At some point, we've got to let Michael Jackson go ... for a little while, at least. Sure, he was an amazing talent -- a flawed hero -- but the circus that came out of his death has now spun into an all-out marketing blitz that milks every last dime of the King of Pop's fans' money and the artist's spotlight. If I see one more Jackson being interviewed on a tabloid TV show or another clip of his daughter crying at his overblown memorial service, I'm going to -- pardon the blatant use of an MJ song -- "Scream." I wish it stopped there. Case in point: has there been an awards show Joe Jackson has missed since his son's passing? That doesn't even begin to touch the surface.
Next month the much-hyped This Is It will hit theaters, and I have no doubt that it'll be a smash success, and more importantly, a fitting final chapter in Jackson's roller coaster legacy. The film will reinforce what a remarkable talent he was. I'm sure it'll be poignant and entertaining. Still, it doesn't take a genius to realize the film's release is a mere calculated marketing move to cash in on Jackson's popularity, which is at an all-time high. While director Kenny Ortega seems very sincere about the whole thing, the timing is off. This Is It has been hyped since minutes after the MJ memorial service. I'm surprised a trailer didn't air during it.
MTV hyped that trailer during its lackluster Video Music Awards last month -- a nice bookend to an awards show that started with Madonna ranting about her fellow '80s comrade's lack of a childhood ad nauseum. Ever since then, TV stations have shown teasers of teasers, teasers of the trailer, and trailers for the trailer. It's enough already. Everyone preaches how people wanted a piece of Michael when he was alive, and that still rings true in death tenfold. I think the movie was just made so that it could score in the box office, fly off DVD shelves three months later, and sell posters and T-shirts in between. It's all very sad. The media, like the mourning Jackson family, love this and can't get enough of it.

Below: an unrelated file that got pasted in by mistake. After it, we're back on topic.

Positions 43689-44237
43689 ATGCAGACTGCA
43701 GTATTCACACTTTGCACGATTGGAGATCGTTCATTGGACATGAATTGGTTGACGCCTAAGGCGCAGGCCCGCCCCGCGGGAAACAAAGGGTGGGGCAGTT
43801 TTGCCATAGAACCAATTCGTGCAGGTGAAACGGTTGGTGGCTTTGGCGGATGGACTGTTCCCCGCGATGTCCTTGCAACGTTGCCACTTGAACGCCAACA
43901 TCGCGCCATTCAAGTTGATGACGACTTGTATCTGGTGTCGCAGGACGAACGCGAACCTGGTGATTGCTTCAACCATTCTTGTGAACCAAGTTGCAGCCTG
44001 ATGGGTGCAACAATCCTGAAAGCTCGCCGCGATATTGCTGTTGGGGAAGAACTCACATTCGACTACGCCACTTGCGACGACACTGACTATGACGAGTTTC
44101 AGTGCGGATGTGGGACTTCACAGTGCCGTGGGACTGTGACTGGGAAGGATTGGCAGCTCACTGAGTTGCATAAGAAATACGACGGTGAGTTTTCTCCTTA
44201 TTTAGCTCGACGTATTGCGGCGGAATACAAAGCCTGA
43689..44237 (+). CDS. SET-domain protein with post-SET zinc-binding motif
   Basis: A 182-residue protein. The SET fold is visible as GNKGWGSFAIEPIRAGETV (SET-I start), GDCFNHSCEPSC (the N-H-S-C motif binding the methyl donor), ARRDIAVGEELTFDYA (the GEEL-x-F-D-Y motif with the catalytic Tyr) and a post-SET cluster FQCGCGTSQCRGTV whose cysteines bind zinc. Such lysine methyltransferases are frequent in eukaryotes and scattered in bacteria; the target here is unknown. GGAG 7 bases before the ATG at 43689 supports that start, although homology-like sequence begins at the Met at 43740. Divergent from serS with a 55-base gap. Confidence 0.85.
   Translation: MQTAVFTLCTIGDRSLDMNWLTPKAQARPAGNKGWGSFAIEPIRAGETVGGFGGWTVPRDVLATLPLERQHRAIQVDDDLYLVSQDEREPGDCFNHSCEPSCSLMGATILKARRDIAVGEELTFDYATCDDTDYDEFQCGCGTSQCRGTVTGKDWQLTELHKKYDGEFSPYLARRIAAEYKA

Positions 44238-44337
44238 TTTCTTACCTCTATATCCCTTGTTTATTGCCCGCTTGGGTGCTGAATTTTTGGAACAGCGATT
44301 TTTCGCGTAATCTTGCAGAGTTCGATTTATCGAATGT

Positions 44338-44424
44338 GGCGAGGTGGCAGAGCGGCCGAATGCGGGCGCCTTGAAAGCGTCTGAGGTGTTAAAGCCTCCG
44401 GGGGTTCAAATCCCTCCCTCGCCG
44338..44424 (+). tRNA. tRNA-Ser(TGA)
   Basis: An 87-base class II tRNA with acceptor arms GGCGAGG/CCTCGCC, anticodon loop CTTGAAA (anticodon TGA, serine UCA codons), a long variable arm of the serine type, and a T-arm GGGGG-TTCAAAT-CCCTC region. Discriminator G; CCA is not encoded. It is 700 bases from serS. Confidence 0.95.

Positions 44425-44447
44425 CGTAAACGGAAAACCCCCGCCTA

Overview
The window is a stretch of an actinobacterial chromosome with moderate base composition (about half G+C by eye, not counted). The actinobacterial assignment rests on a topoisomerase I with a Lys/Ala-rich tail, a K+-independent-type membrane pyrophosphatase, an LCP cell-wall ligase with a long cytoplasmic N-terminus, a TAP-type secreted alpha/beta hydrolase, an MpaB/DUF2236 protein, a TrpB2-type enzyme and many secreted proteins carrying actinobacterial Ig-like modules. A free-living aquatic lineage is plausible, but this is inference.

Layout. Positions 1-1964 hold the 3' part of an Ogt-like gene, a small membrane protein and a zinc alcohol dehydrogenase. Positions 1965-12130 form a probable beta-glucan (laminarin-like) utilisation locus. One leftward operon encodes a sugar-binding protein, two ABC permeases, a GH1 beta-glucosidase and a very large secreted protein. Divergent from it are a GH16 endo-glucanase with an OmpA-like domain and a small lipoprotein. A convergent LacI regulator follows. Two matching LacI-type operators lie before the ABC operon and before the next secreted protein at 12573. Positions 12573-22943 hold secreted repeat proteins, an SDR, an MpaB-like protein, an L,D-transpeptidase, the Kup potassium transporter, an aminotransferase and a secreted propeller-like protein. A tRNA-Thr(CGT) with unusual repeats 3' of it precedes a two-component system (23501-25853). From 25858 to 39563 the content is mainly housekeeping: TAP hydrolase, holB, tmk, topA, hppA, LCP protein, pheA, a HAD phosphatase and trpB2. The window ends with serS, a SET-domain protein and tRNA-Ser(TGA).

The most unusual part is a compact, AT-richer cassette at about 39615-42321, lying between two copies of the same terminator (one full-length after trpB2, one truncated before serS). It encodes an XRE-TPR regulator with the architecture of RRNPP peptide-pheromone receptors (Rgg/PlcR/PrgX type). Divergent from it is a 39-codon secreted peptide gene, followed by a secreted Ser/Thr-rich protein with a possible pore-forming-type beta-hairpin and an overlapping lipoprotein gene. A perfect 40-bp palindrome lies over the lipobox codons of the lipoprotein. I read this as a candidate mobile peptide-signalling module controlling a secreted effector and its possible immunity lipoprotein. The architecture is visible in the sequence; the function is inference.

The Jacksons have always lived in the spotlight, and feed off of it. The media give into them each time. It's a rinse/repeat cycle that will continue forever. That said, I'm hopeful with This Is It that we'll finally be able to close the door on Michael Jackson's death. I'm not saying we forget the man and his music, and the good that he did do, but I'm saying it's time we move on with our lives. We've lost so many talented stars recently yet they're already off the front pages. Farrah Fawcett and Patrick Swayze's courageous battles with cancer -- aside from a well-intentioned but mediocre dance medley on "Dancing with the Stars" for the latter's -- is yesterday's news and it stinks. Yet, Michael Jackson's still making headlines. This Is It should be it for awhile. It's time to mourn on our terms - not the media's nor the marketers nor the Jacksons.